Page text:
The entire Bakrieh family in Douma were found in a heap on the bathroom floor. After a gas bomb tore through their building, the parents had tried to scrub the chemicals off their children’s skin. But the toxic cloud overwhelmed the family of 11 before they could protect them.
Abdullah Abu Homam, a local volunteer, said that all of them had damp clothes and foam on their mouths. Three of the children were toddlers in nappies. One of the women was still cradling her child by the sink.
“When I entered the flat they were all in the bathroom, their clothes were still wet so we believe they tried to rinse themselves in vain. Eventually they must have realised it was over so they drew closer together and died,” Abu Homam said.
At 7pm on Saturday a metre-long gas bomb had punched through the roof of their four-storey block of flats in the last rebel-controlled enclave near Damascus. Video footage showed that it had landed on a bed in a top-floor room.
As many as 70 people died, the majority women and children, and 500 were injured, according to the Syrian American Medical Society. The worst hit were families who had hidden in basement shelters to escape airstrikes.
Just hours after Saturday’s killings, the Syrian government confirmed that rebels had agreed to withdraw from Douma and allow full regime control of the area. Yesterday, 20 buses carrying fighters, their relatives and civilians left the area for rebel-held districts in the north. There was speculation that Saturday’s attack was a ploy to speed up the withdrawal deal. As many as 50,000 residents are expected to leave.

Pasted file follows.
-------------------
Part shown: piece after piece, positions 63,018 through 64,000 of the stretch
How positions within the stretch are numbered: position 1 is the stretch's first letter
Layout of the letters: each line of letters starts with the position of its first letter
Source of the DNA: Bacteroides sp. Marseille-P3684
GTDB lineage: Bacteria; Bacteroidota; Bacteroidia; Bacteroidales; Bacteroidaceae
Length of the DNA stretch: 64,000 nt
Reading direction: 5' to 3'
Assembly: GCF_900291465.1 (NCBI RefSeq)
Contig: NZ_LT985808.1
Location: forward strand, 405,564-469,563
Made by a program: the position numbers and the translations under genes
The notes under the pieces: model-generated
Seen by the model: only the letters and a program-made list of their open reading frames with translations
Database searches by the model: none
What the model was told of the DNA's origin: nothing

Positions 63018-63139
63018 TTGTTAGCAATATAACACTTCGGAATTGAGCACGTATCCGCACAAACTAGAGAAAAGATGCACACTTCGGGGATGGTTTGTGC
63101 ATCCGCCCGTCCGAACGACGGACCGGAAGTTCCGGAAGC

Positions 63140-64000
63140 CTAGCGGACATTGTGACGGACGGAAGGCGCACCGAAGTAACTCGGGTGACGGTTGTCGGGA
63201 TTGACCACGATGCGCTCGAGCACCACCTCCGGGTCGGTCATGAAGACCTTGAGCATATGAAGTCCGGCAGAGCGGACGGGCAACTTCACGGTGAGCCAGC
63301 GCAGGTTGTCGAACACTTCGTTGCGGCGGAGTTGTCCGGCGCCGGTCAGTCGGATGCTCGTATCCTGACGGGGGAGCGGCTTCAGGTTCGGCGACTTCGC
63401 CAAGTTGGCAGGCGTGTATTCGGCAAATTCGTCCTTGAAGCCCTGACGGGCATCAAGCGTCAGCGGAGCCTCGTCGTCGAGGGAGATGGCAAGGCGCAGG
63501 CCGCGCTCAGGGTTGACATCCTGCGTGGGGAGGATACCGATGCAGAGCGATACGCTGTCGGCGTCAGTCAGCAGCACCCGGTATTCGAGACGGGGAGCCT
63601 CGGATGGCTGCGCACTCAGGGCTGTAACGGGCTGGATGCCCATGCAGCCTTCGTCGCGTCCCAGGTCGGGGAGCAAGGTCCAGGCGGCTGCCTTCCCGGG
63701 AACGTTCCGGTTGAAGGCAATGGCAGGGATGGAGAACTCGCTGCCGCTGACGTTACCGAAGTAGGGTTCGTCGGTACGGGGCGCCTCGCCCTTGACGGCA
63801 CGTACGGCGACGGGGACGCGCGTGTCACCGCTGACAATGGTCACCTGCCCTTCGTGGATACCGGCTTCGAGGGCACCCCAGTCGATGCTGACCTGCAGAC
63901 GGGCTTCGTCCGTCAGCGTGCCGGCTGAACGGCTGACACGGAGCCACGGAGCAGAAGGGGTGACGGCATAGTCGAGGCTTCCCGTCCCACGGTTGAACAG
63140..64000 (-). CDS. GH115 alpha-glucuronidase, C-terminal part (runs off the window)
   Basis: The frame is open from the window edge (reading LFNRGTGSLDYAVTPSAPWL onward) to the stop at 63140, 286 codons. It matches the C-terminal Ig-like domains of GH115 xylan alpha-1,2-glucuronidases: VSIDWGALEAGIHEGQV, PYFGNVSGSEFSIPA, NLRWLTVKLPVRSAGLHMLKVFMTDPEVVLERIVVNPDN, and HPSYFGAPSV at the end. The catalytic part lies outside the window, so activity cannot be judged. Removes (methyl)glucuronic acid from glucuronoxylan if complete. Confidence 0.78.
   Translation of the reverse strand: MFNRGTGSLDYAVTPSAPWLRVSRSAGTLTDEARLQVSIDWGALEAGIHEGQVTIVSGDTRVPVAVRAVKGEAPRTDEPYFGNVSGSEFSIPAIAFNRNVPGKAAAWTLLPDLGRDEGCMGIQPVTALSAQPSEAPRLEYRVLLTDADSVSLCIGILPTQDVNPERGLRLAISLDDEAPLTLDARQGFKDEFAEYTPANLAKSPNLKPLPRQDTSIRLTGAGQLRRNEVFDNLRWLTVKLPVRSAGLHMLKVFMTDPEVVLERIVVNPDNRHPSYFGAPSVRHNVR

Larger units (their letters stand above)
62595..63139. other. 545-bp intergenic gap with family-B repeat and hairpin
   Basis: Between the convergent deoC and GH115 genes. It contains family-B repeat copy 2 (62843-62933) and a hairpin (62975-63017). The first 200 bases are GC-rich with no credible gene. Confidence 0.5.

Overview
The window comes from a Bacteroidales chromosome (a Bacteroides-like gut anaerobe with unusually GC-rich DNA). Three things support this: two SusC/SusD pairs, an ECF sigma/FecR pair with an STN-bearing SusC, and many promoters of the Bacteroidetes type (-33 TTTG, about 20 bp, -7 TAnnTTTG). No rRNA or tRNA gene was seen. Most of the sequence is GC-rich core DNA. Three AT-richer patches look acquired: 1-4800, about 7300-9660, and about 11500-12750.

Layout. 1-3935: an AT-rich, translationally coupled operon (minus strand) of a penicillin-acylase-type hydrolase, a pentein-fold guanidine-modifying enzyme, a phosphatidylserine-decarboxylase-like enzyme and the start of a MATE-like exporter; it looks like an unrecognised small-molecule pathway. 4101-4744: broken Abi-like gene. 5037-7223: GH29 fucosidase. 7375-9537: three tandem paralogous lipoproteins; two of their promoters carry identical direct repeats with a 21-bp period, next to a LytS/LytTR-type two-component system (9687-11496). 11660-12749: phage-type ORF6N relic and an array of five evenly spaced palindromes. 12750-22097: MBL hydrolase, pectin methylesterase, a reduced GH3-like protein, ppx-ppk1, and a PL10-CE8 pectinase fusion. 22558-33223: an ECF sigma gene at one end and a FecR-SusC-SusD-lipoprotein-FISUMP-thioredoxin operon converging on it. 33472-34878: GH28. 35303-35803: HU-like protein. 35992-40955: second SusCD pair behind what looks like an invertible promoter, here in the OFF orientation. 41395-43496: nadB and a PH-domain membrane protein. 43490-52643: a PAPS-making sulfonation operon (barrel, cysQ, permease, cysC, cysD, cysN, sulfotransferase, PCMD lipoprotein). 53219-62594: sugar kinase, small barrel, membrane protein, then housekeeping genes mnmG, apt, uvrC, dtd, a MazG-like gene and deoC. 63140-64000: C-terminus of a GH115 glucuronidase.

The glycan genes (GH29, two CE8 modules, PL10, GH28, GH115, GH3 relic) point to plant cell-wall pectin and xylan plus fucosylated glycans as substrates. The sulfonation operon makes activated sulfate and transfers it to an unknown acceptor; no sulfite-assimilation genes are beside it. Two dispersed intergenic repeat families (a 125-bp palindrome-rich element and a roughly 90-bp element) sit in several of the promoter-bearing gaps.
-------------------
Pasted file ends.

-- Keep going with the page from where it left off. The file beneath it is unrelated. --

Everyone in the Bakriehs’ building and a nearby block of flats was killed, according to Abu Homam. He described following a trail of foam up the stairwell to the bodies of a woman hugging her two daughters.
“It seemed that they tried to reach the top of the building after running from the basement because I saw the foam trail all over the stairs to the fourth floor,” he said.
The gas was so strong that one man whose sister died in the building said he passed out hours after the attack when he found her body. “I tried to hug her but the smell of the gas was so intense I couldn’t. I fell to the ground, could not move and blacked out,” he said.
More than 1,745 people, including 400 children, have been killed since the onslaught against the rebel stronghold started in February, according to the Syrian Observatory for Human Rights.
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